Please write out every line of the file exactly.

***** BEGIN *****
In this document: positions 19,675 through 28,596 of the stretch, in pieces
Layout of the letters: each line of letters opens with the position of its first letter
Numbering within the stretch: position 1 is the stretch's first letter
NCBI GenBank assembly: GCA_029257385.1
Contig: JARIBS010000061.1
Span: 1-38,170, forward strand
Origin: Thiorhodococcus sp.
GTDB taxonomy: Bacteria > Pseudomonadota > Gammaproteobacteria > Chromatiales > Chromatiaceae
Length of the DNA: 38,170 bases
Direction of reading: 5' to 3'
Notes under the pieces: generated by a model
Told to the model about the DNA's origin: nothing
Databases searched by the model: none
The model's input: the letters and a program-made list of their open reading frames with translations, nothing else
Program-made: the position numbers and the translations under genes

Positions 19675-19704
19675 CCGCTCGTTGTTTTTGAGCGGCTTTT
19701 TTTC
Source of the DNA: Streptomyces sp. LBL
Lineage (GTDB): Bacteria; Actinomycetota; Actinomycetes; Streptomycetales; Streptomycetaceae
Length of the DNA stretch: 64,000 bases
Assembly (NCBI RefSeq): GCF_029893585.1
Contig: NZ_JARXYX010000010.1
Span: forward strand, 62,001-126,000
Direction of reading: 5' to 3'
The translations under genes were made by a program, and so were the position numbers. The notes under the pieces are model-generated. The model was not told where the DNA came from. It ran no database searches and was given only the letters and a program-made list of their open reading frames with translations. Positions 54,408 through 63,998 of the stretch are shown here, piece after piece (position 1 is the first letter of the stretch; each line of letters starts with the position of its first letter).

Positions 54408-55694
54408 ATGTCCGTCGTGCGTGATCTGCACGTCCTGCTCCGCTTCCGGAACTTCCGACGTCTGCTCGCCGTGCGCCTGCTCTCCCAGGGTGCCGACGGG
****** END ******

In this document: positions 19,675 through 28,596 of the stretch, in pieces
Layout of the letters: each line of letters opens with the position of its first letter
Numbering within the stretch: position 1 is the stretch's first letter
NCBI GenBank assembly: GCA_029257385.1
Contig: JARIBS010000061.1
Span: 1-38,170, forward strand
Origin: Thiorhodococcus sp.
GTDB taxonomy: Bacteria > Pseudomonadota > Gammaproteobacteria > Chromatiales > Chromatiaceae
Length of the DNA: 38,170 bases
Direction of reading: 5' to 3'
Notes under the pieces: generated by a model
Told to the model about the DNA's origin: nothing
Databases searched by the model: none
The model's input: the letters and a program-made list of their open reading frames with translations, nothing else
Program-made: the position numbers and the translations under genes

Positions 19675-19704
19675 CCGCTCGTTGTTTTTGAGCGGCTTTT
19701 TTTC
Source of the DNA: Streptomyces sp. LBL
Lineage (GTDB): Bacteria; Actinomycetota; Actinomycetes; Streptomycetales; Streptomycetaceae
Length of the DNA stretch: 64,000 bases
Assembly (NCBI RefSeq): GCF_029893585.1
Contig: NZ_JARXYX010000010.1
Span: forward strand, 62,001-126,000
Direction of reading: 5' to 3'
The translations under genes were made by a program, and so were the position numbers. The notes under the pieces are model-generated. The model was not told where the DNA came from. It ran no database searches and was given only the letters and a program-made list of their open reading frames with translations. Positions 54,408 through 63,998 of the stretch are shown here, piece after piece (position 1 is the first letter of the stretch; each line of letters starts with the position of its first letter).

Positions 54408-55694
54408 ATGTCCGTCGTGCGTGATCTGCACGTCCTGCTCCGCTTCCGGAACTTCCGACGTCTGCTCGCCGTGCGCCTGCTCTCCCAGGGTGCCGACGGG